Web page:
Lilly Pulitzer’s net sales in the first quarter of fiscal 2014 rose 28 percent to $50.4 million, with strength across multiple product categories and increases in all channels of distribution, including a comparable store sales increase of 34 percent. Lilly Pulitzer’s adjusted operating income in the first quarter of fiscal 2014 increased 34 percent to $14.9 million, driven by increased sales and an increase in gross margin. On a GAAP basis, operating income was $14.8 million compared to $11 million in the same period of the prior year.

Net sales for Lanier Clothes increased to $28.7 million from $27.3 million in the first quarter of fiscal 2013. Operating income for the quarter was $2.7 million compared to $2.5 million in the first quarter of fiscal 2013.

Net sales for Ben Sherman were $15.1 million compared to $12.2 million in the first quarter of fiscal 2013. The sales growth was primarily due to the liquidation of certain aged inventory, the impact of foreign currency translation, and the improved performance of its retail stores and concessions in the U.K. and Europe. The operating loss for the first quarter of fiscal 2014 improved slightly to $4.7 million compared to $4.8 million in the prior year period, despite a $0.3 million unfavorable impact of foreign currency translation.

Thomas C. Chubb III, CEO and president, said: “We were quite pleased with our first quarter results. In particular, Lilly Pulitzer’s remarkable performance has continued with product assortments and a marketing campaign that are clearly resonating with consumers. Tommy Bahama, while impacted by lower traffic early in the quarter, saw a nice rebound in April and ultimately delivered a solid quarter in a very challenging market. Investment in the expansion of these great brands, Tommy Bahama and Lilly Pulitzer, remains our key strategic focus. At the same time, we continue to look to Lanier Clothes for strong cash flow and believe Ben Sherman is properly positioned to deliver improved results during the remainder of the year. We are confident that, as we execute our plans in each business, we will drive outstanding value to our shareholders.”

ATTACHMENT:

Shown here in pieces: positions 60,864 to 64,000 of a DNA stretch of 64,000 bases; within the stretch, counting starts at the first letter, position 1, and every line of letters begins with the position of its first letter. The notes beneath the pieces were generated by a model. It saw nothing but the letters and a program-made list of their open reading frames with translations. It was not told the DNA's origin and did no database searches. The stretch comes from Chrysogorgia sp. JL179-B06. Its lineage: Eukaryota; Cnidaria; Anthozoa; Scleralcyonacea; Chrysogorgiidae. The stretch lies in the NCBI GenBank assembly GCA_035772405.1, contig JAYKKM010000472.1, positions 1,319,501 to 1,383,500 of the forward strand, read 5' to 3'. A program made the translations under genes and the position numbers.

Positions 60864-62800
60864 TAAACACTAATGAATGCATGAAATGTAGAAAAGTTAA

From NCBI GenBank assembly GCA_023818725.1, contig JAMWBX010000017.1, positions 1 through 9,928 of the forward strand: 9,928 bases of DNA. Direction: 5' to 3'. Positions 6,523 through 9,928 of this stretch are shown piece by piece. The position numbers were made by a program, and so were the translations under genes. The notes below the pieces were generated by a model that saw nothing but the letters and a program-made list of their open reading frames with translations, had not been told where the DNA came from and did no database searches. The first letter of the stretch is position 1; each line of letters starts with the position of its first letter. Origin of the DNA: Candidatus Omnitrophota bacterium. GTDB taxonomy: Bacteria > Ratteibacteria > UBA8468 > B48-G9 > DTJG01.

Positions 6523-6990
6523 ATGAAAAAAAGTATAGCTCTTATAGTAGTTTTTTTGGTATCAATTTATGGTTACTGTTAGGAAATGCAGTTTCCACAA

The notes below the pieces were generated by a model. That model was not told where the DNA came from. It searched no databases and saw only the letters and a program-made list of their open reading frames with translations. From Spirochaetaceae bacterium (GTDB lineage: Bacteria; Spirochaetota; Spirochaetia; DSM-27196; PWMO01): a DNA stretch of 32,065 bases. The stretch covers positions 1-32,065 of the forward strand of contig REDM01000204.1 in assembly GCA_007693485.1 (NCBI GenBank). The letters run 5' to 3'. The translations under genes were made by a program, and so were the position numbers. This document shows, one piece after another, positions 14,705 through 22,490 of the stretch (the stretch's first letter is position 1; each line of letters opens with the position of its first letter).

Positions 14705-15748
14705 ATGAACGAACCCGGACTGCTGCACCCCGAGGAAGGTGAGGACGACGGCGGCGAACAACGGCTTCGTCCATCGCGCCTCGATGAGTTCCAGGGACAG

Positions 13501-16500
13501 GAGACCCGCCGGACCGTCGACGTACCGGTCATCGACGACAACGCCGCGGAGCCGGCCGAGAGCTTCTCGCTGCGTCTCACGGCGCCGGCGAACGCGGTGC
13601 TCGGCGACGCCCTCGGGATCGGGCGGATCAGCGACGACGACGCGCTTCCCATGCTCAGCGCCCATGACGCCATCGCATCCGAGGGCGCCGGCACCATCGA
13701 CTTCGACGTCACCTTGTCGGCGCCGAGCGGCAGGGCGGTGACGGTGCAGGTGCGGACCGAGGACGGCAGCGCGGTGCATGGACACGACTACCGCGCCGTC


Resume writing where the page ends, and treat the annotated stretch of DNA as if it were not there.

So where do we go from here? Well, looking ahead, the company initiated its guidance for the second quarter. The company expects net sales in a range from $245 million to $255 million compared to net sales of $235 million in the second quarter of fiscal 2013. Adjusted earnings per share are expected to be in a range of 85 cents to 95 cents, and GAAP earnings per share are expected to be in a range of 82 cents to 92 cents. This compares with second-quarter fiscal 2013 adjusted earnings per share of $1.01 and GAAP earnings per share of 96 cents. While Oxford Industries’ first quarter was quite strong in many regards, its second-quarter guidance is a bit weak. Thus, I would wait a few more quarters before making a decision to buy or sell this company.

Disclosure: Christopher F. Davis holds no position in Oxford Industries and has no plans to initiate a position in the next 72 hours. He has a hold rating on the stock and a $67 price target.